Now for the tricky part. When hiring or buying equipment there are a lot of options which could be overwhelming. Do you go for mirrorless, DSLR, crop sensor, full fame or micro four thirds? I wasn’t trying to confuse anyone with those options but that is what is out there. If you know a bit about photography, then the choices might be easier in terms of what you choose, but if you are totally new to this then in my opinion, full frame won’t be necessary, and they are also very expensive. The smaller sensors will produce great results too and suit your budget. In terms of mirrorless, they are very practical in terms of size and use and not only for your safari, you could use it anywhere. So, in my opinion rather take a look at a smaller sensor DSLR or mirrorless if this is going to be your first camera. See if you like the whole photography thing before investing a lot of money because once the photography bug bites…. It’s addictive!
I’m going to finish off with some choices of lenses but I’m going to skip camera brands and models because there are so many brands and each brand also has a large range of different models.
Lenses to hire – when looking at hiring lenses I would suggest one zoom lens, fixed focal lengths get a bit tricky when composing shots as it is not always possible to move the vehicle further if the majority of guests are using cell phones. A good focal length would be either a 70-200mm, 100-400mm or even a 60-600mm or any equivalent focal range in different brands. For me the 100-400mm lens will be more than enough, it is what I primarily shoot on and get satisfying results. You have a long 400mm for close up portraits and then all the way down to 100mm to show more of the environment that the animal is in. A 70-200mm lens is also great as it gives you a wider field of view but also has a bit of zoom to get in closer. By having a wider field of view at 70mm you are also able to photograph a bit of landscapes like dead trees during sunset but at 200mm you might not get many close-up portraits. If you are into bird photography, then something like a 60-600mm will be the one for you. I had the pleasure of using a Sigma 60-600mm and the results were awesome, keep one thing in mind though, it is a very heavy lens so shooting handheld for long gets tiring.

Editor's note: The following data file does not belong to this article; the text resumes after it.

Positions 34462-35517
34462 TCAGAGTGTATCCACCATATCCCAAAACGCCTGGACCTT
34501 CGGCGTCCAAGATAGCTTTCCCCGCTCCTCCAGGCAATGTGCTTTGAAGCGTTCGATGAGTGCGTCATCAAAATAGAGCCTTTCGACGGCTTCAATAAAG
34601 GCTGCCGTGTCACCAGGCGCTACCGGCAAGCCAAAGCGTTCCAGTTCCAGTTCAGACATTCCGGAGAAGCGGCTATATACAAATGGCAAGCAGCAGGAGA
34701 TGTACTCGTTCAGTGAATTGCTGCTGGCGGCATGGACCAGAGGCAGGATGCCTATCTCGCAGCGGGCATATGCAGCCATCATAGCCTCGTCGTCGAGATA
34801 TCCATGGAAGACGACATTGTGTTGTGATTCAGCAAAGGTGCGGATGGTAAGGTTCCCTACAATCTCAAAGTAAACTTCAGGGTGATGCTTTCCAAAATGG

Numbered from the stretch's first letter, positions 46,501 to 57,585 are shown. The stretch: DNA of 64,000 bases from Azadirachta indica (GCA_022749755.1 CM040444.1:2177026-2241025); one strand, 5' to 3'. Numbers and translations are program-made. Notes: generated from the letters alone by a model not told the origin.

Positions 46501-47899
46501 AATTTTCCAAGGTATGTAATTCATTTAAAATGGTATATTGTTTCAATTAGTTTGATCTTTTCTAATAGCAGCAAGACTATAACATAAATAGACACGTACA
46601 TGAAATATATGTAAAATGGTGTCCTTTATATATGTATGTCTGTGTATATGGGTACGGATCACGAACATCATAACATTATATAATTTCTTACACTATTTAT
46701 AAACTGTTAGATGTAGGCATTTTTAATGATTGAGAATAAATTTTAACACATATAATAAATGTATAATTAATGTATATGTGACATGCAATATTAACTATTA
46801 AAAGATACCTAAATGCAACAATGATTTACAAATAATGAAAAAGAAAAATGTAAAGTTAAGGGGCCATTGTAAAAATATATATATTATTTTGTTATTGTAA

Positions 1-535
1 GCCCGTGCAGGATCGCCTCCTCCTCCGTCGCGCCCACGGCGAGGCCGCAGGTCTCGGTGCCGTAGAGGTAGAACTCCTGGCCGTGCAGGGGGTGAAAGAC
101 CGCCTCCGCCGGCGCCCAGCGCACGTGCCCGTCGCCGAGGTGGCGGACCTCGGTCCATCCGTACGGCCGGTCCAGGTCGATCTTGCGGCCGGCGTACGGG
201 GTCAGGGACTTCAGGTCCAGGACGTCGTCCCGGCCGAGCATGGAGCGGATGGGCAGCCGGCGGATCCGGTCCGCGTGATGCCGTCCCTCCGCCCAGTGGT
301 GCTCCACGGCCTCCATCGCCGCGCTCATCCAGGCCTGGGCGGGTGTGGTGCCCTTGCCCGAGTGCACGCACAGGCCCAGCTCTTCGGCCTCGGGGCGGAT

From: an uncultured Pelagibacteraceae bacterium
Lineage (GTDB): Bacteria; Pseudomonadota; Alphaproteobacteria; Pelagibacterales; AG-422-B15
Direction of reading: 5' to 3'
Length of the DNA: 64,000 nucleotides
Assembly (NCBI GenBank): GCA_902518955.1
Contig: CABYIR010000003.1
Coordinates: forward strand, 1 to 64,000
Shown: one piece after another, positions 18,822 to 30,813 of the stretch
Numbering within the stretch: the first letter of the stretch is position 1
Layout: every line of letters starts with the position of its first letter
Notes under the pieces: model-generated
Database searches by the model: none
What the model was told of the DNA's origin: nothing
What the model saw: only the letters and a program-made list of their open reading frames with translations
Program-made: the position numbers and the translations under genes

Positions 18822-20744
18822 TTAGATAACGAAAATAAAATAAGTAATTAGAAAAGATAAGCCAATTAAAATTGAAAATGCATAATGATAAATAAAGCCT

Buying a lens – this section is very similar to what we spoke about above, but now price plays a bit more of a part as you will be buying and not just renting. Buying a camera is for you to decided on the benefits of different sensor sizes and if you have any brand preferences. When it comes to the lenses, I would purchase a decent bit of glass, after all, this is where the majority of the image quality comes from. You can have the best camera out there but if you have a bad quality lens, the images won’t be the same. Rather do it in reverse, get a good lens and an intermediate camera body. Big name brand lenses are very expensive, yes, they might be slightly better but 3rd party pro lenses like Sigma are built to compete and that they do. The benefit of this is that you can buy a decent lens but for ¾ of the price.
When you are buying a camera body, have a look if it comes with any lenses. If not, you can look into a kit lens with a wide focal length of around 18-55mm, this would be ideal to photograph each other during the entire holiday and any future holidays too or if you have kids around the pool and don’t want to bring the big lens along.
I hope this has helped you out a little if you are planning a safari holiday in the future or have already booked and are in the process of going through whether or not to get a camera. I would highly recommend it though, borrow, rent or buy. The quality of the images is great, and photography is just so fun and rewarding. The biggest bit of advice I can give you is that you must enjoy the moment of the sighting your are in, many times you will find yourself glued to the camera and you tend to only see what is happening in the viewfinder while much more might be happening around you.